In a victory for state labor unions, Gov. Ned Lamont ignored a lobbying effort by business organizations and signed a bill Tuesday prohibiting employers from holding “captive audience” meetings to potentially discourage workers from unionizing.
Lamont signed the bill without fanfare Tuesday, making Connecticut only the second state after Oregon with a captive audience law currently on the books. Beginning July 1, the policy will prevent employers from requiring employees to remain at meetings where they impart political or religious views.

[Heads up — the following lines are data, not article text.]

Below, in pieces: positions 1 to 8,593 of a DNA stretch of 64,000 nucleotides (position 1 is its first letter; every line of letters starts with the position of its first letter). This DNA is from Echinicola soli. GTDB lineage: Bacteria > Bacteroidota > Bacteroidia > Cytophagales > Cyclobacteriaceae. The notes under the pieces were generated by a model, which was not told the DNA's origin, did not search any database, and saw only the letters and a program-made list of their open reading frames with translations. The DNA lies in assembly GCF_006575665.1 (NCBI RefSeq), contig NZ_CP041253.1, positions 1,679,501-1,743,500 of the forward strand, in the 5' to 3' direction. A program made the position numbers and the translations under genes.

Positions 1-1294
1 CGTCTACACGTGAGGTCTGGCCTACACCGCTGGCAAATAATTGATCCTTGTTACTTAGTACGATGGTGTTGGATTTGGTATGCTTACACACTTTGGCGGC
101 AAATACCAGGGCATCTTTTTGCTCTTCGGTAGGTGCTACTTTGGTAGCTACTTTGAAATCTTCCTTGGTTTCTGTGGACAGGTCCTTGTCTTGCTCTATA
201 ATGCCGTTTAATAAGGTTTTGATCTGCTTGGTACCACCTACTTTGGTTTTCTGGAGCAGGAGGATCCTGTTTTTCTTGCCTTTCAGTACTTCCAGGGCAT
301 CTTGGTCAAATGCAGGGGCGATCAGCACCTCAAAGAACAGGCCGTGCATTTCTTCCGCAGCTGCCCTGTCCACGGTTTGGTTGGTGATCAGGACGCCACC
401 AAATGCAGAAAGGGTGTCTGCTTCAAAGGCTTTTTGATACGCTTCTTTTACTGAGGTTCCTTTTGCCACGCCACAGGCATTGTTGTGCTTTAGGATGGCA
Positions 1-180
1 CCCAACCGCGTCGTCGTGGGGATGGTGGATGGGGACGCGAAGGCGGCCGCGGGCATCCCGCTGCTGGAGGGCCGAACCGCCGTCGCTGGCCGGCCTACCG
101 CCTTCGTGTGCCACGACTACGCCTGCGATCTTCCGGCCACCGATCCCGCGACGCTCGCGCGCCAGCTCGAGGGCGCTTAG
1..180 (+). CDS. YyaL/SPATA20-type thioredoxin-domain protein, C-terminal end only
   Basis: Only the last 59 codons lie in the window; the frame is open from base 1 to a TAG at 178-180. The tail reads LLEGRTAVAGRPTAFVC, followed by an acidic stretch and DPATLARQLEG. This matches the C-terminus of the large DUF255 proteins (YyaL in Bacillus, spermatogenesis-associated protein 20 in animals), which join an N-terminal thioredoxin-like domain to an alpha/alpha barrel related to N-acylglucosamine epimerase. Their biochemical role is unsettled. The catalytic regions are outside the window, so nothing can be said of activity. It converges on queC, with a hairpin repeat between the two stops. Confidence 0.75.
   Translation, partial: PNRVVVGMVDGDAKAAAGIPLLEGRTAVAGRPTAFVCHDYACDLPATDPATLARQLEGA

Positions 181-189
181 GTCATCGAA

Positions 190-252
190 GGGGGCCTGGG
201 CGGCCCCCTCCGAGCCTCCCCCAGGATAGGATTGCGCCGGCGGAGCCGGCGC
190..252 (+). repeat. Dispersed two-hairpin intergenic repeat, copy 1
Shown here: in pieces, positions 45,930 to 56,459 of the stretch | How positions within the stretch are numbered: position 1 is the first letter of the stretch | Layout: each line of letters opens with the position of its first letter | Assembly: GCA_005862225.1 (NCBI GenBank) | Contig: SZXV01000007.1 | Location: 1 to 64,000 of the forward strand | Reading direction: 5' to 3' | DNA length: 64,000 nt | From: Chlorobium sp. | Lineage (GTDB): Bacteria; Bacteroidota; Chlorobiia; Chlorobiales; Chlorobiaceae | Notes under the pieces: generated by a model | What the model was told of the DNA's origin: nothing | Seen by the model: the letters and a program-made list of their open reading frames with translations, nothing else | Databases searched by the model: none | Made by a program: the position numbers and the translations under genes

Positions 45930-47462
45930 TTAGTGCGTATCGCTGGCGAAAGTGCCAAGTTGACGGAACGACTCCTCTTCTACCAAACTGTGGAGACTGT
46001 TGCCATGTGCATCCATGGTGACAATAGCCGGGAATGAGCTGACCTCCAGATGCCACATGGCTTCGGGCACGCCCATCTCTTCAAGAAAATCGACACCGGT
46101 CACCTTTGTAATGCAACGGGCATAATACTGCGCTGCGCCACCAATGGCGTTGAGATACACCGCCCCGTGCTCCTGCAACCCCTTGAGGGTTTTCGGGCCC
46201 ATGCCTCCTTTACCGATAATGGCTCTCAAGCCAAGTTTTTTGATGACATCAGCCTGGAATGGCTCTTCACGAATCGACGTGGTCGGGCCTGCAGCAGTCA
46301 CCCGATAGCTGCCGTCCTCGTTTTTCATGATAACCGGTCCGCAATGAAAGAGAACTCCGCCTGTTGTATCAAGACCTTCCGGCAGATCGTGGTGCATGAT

Passage of the bill has long been a priority for Connecticut’s labor unions who say workers attempting to organize often face mandatory meetings in which their employers try to dissuade them from unionizing.